Funny that there are no laws to stop women from dressing like prostitutes, but there apparently will be to stop them from overdressing.. Won’t this at least limit skin cancer if they overdress?

    • 25 Chintan in Houston
      January 26, 2010 at 15:28

      @ Steve

      Nice comment🙂

    • 26 Josiah Soap
      January 26, 2010 at 15:53

      Actually Steve it is detrimental to cover up this much. There are now recorded cases of muslim women in the UK with rickets. A certain amount of sunshine is needed for synthesis of vitamin D – which helps absorb calcium. Muslim women are not absorbing enough calcium and hence the bones are softening and legs bowing outwards. Just as too much sunshine is bad, so is too little!

  12. 27 patti in cape coral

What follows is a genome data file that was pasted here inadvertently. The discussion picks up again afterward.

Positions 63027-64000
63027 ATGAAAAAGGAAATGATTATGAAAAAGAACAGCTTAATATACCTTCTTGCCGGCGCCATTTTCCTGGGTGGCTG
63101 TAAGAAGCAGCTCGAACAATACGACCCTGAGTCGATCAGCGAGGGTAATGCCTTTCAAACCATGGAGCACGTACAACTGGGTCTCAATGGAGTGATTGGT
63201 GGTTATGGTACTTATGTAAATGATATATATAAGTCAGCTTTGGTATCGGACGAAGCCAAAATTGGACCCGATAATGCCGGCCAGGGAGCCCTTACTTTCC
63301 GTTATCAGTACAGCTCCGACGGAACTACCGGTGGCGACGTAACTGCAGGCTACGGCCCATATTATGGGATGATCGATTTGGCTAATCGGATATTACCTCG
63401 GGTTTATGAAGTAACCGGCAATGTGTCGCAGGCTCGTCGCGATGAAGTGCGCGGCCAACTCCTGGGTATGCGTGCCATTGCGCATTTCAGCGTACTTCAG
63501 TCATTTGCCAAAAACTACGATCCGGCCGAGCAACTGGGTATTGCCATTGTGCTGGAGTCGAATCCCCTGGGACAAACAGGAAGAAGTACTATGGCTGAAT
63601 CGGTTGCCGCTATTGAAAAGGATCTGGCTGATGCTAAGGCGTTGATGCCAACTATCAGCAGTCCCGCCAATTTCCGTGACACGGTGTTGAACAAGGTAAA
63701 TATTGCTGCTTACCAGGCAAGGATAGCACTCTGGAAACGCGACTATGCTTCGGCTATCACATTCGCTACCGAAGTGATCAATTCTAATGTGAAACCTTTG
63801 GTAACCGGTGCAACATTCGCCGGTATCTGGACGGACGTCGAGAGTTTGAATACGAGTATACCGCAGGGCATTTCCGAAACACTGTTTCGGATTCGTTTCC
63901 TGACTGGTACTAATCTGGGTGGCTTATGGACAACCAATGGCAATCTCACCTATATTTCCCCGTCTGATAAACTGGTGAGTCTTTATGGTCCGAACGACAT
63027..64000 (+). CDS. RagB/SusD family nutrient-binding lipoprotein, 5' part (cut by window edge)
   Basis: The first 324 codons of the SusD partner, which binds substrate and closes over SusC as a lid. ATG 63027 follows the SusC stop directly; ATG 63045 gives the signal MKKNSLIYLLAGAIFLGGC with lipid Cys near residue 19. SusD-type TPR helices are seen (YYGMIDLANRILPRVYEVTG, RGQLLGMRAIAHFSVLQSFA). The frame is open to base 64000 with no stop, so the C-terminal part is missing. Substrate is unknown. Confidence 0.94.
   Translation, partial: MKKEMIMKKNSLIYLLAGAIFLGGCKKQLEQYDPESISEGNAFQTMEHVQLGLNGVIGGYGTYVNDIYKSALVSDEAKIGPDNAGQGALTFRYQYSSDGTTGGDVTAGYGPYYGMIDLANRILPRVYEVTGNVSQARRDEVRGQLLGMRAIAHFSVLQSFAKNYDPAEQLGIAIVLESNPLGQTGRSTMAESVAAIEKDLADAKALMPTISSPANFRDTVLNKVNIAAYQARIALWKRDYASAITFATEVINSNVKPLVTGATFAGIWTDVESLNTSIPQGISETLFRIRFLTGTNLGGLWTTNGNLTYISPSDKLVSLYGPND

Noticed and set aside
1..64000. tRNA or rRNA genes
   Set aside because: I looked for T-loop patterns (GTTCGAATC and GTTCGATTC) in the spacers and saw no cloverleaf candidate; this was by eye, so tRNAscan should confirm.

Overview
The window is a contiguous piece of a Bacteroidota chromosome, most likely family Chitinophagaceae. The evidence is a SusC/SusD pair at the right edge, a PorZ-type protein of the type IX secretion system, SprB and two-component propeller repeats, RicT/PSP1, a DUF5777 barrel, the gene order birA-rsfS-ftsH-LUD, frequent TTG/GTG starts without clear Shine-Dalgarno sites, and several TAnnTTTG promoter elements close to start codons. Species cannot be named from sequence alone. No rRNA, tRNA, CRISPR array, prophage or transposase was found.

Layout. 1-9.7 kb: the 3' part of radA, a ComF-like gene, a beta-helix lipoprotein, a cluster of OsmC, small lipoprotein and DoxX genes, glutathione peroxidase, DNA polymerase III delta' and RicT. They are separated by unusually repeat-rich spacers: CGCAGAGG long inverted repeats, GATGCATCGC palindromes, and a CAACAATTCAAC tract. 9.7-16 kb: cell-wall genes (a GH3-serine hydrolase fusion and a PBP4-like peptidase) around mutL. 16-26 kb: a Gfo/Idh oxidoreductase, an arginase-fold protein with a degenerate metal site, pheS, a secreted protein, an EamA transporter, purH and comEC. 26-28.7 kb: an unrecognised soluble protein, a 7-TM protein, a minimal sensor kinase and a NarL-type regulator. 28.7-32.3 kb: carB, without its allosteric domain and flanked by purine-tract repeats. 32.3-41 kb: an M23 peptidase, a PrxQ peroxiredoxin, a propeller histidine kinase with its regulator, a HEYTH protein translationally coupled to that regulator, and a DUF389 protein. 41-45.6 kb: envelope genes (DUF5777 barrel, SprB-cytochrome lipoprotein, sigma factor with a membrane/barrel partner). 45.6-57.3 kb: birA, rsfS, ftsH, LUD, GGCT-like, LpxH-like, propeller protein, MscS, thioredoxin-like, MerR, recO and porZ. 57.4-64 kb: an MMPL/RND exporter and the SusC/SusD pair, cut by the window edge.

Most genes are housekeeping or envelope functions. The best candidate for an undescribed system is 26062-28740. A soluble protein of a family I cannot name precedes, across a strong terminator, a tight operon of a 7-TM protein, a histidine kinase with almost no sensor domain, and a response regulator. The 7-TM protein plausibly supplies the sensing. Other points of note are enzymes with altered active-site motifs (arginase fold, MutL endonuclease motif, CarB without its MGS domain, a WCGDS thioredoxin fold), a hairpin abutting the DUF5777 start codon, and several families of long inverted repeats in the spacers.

January 26, 2010 at 13:54

    I used to assume that the burka was a symbol of subjugation, but I was able to ask Lubna a few questions, although she wears only a head scarf, and it was apparent that some women like the burka, or at least have become used to it and feel naked without it. I believe her words were “I feel like a queen, like something special that has been set apart.”

    It should be the woman’s choice what she wears, but in today’s world, I can understand the need for compromise in public places because of safety concerns. I think Muslims can understand that too, but I don’t think that was the first way it was presented. I think it was presented straight off the bat as a condemnation of their culture. I don’t know, this is pretty prickly.

  13. 28 Idris Dangalan
    January 26, 2010 at 13:58

    Islamic will not ban mini-skirt for non-muslim in their country but why Paris ban burqa,it is not discrimination for banning it in any nation which is not their religion or custom. In my point view to modernize it that suit the government and respect the wearer as human-right.

  14. January 26, 2010 at 14:26

    Hello gang,